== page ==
This was far from a graceful goodbye from the Steelers.  I have no doubt that by catch 1,000 the Steelers knew that Ward would no longer be part of this organization.  They could have a press conference.  They could have made other gestures to give a final bow and sense of respect for a player who gave his all and helped win the franchise it’s 5th and 6th Super Bowls.  And in actuality, they could have just given him the vet minimum, told him in a private meeting that he would not be on the team come 2013 and allow him to announce a retirement at the beginning of the season – a season that could have amounted to a final moment of glory for the cherished Steeler (win or lose) because all eyes would have been on Ward.  Just as he deserved – leaving on HIS terms.

It’s going to take a long time for me to forgive the Steelers for handling the situation as they did.  For a classy organization, it was pretty classless.  I hope that Ward just retires and goes into coaching.  But if he wants to play, he deserves to play.  Some team will be very fortunate to have him on their roster – even if he doesn’t post Pro Bowl numbers.  I think Steeler Nation will have to realize that there’s a strong chance that we will never see Hines Ward on a Steeler sideline EVER AGAIN.  Rooney and Co. may have taken one of the best things to happen to this team in the last 20 years and take a big dump on it.  If you didn’t think he was contributing to the team the way you wanted to fine.  But where is the decency?  Legacy athletes like Ward are hard to come by these days in any sport.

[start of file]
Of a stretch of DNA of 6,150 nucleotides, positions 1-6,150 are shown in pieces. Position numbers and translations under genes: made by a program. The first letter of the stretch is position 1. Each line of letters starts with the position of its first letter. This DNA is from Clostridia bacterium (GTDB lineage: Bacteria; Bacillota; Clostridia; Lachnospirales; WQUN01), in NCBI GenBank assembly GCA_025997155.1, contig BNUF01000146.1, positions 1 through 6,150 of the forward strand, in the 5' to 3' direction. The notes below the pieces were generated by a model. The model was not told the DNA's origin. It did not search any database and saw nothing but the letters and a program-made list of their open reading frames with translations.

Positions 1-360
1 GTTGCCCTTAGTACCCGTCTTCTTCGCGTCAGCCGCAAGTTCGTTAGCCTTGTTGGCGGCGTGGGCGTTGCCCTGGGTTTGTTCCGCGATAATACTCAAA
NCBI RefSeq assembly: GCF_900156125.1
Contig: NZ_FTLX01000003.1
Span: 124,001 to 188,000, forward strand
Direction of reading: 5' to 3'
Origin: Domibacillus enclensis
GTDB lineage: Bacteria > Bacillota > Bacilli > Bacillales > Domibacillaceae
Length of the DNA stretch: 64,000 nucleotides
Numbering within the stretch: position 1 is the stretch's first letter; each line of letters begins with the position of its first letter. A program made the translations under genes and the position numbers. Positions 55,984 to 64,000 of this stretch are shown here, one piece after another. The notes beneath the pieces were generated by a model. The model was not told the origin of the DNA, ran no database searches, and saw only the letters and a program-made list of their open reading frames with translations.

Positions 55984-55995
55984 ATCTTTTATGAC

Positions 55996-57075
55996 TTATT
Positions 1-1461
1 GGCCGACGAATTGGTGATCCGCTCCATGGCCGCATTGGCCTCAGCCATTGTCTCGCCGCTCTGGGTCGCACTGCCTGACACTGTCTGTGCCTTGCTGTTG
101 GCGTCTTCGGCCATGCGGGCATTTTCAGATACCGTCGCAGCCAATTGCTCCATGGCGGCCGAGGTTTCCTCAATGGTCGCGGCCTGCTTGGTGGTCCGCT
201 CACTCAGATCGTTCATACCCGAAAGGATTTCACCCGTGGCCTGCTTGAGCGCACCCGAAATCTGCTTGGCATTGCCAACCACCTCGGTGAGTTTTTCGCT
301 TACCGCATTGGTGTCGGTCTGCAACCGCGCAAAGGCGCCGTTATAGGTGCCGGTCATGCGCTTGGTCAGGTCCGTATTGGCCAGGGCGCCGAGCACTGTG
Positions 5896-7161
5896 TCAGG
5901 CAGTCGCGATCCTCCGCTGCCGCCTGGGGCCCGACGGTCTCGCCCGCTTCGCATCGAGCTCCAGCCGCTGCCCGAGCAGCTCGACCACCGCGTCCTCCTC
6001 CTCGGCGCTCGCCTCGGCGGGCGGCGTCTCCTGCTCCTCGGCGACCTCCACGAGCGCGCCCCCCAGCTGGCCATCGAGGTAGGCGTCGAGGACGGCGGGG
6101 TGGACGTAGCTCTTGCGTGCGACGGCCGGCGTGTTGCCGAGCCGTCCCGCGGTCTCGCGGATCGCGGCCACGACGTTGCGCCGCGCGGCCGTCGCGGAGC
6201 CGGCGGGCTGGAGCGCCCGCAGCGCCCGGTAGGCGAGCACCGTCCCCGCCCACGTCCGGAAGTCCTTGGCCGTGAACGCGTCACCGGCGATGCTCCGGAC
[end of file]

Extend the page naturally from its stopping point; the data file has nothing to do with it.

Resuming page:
Farewell, Hines.  I wish things would have ended differently.

 

 

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  • MrAyronB

    @steelersbuzztap meh….no one is owed leaving on “thier own terms”.
    jus the nature of (cont) http://t.co/YCAScwC7

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  • CattNips

    I agree.  It was bad, IS bad.  I think of Hines as the Face of the Steelers. I don’t mean to be gossip girl here but something else happened I believe.  This entire situation , the way it was handled was too cold and dismissive.
     
    Connection to sports both teams and players, is emotional.  Remember, we spend a lot of time with these guys during the season. Some of us even meet them after games or in one of the many downtown restaurants or bars in Pittsburgh. All though you don’t really know them, it feels good to have a few words. Especially Ward.  I was pretty young when he came on board. Except when my parents took me to games as a little kid, seems like I’ve known Ward all my life.
     
    Also, some of us are older now and have been fans our entire lives. It’s great to have the younger guys and new players but I personally like the older guys I have known for a while.  Yeah older – like 30 or 35.  Those “ancient guys.  heh. So it’s a business.  Ok.  It is also entertainment and it also an attachment to the team and the players we visit every week, talk about the days after and buy their jerserys. 
     
    It’s sad.  And it could have been done better.  Disappointed that the Rooneys didn’t step in on this,
    think it through.  I will follow Ward, wherever he goes.  I hope he gets a chance and sets the field on fire with another team just like Woodson did when he was kicked away. 
     
    I’ll be cheering for you Hines!